Just imagine how the freebird will sing after being caged for so long.
1. Updated — 6:19 p.m. E.T.
2. After years of legal battles over her contract with her former label Blackground Records, pop star JoJo is finally free, the L.A. Times reported on Tuesday.
She was officially released from her contract with Blackground Entertainment and its imprint Da Family Records around Christmas, a rep confirmed to BuzzFeed after the L.A. Times first reported the news on Tuesday.
3. The 23-year-old singer signed a new deal with Atlantic Records in December, which she celebrated on Instagram.
JoJo captioned the photo “#FREEDJOJO,” a reference to the “#FreeJoJo” movement many of the singer’s fans have taken part in in order to draw attention to the singer’s struggle to leave her Blackground contract. JoJo also celebrated the news by giving props to her legal team on Instagram: “Superb lawyering @DJD & litigation team #letsWORK #teamjojo #yourethefuckingbest”
4. The news marks a monumental new beginning for the singer, who had been bound by her contract and essentially held hostage by Blackground for more than seven years.
JoJo — who was the youngest star to ever have a No. 1 single on the Hot 100 chart with her 2004 song “Leave (Get Out)” — has been mostly out of the limelight since 2006, when she released her second album The High Road. Though she hasn’t released another record since, that doesn’t mean she hasn’t been trying.
In May of 2013, JoJo told BuzzFeed that she’d been trying to release her third album for the past several years. “I’ve recorded about three incarnations of this third album,” the singer told BuzzFeed. “We’ve chosen the track listing, we’ve done multiple album photo shoots, chosen the cover, chosen the credits, everything.”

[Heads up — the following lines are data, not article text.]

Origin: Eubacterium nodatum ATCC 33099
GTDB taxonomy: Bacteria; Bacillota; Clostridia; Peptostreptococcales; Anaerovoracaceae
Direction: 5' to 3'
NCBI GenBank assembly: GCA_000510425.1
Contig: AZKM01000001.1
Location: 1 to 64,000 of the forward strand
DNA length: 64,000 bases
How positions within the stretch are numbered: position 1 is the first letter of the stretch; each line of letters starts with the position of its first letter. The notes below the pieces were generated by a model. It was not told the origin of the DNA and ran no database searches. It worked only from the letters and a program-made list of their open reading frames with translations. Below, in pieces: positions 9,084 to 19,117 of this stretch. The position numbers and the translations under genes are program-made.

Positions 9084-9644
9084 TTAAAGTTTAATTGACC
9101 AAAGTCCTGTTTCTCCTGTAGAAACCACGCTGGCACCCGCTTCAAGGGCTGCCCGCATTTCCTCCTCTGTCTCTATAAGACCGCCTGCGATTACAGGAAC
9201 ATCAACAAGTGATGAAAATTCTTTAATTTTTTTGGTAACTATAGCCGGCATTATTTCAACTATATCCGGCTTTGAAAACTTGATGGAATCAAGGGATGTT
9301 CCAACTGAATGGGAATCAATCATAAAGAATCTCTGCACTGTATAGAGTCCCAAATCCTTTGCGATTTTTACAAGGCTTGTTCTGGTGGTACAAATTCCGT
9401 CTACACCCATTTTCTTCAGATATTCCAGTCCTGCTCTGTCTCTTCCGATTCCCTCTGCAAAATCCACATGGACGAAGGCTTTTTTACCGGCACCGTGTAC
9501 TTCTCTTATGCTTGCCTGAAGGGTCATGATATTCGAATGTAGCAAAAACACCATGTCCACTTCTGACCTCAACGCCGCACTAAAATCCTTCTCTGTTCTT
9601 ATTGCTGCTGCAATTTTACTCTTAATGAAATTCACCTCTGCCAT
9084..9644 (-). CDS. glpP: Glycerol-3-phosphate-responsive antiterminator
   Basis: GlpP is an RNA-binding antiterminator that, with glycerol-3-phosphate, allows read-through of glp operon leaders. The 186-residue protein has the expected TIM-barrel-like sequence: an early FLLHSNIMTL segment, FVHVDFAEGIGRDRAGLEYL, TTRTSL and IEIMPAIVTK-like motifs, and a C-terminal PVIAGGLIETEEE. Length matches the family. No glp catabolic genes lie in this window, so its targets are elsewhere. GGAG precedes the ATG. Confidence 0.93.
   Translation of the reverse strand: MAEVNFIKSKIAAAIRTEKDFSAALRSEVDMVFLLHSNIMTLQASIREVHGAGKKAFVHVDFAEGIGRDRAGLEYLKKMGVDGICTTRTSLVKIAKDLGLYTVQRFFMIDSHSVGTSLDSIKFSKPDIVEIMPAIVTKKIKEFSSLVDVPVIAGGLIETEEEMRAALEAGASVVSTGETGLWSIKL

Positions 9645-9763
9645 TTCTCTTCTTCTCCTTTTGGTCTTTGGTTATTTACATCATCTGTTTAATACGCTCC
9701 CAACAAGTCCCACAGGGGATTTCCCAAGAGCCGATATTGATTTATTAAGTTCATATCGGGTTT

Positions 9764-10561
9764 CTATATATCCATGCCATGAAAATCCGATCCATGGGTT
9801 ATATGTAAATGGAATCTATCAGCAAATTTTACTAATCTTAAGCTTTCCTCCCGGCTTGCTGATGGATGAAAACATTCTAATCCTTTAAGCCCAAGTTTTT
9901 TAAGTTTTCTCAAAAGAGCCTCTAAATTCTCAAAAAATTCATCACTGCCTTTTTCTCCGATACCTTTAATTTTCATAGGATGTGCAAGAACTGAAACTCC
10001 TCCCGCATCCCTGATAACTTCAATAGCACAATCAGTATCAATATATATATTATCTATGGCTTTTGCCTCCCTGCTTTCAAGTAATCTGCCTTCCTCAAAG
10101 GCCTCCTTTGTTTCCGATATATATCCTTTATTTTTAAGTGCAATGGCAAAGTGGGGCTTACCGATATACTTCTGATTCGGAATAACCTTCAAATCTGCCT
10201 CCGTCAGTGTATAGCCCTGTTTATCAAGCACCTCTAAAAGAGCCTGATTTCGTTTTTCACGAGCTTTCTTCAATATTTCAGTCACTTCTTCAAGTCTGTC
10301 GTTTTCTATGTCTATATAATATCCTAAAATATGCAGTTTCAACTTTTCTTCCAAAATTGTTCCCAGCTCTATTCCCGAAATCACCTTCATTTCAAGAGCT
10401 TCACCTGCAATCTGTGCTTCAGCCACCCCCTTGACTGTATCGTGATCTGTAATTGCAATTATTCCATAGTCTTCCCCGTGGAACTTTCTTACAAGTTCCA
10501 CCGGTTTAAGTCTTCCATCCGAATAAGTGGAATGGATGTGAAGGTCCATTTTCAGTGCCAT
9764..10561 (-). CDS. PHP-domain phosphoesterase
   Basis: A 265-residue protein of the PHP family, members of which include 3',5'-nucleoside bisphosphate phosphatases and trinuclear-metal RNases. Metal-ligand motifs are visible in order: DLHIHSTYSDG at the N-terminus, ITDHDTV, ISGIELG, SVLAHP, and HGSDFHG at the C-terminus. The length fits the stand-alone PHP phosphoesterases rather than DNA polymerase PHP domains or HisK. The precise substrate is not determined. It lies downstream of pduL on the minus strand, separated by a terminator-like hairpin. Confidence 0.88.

However, whenever she’d try to turn in her album, she’d get no response from Blackground. But because she’d signed a seven-album deal with the label in 2004, when she was only 12, JoJo was unable to break her contract. She first filed a lawsuit in 2009 against Da Family Entertainment/Blackground, citing a breach of contract, alleging the label failed to secure distribution for her album and forced her into a state of limbo. The suit, however, was ultimately dropped after the label found distribution with Interscope — only to lose it again three years later.
In July 2013, JoJo filed a lawsuit with the New York State Supreme Court against Blackground and Da Family, citing failure on the part of the label to release her third album and for allegedly neglecting to pay producers and vendors she worked with. She also invoked the New York law which protects minors from being trapped in contracts that exceed seven years — meaning her contract with Blackground should have been up in 2011.
6. But even while she was locked into her Blackground contract, JoJo continued to make music, releasing two mixtapes, including the acclaimed Agápē in 2012.
7. Her song “Demonstrate,” produced by Drake collaborator Noah “40” Shebib, was a critic favorite.
At a Vitamin Water x The Fader event this past summer, JoJo said she’d been working with 40 and Chad Hugo in the studio.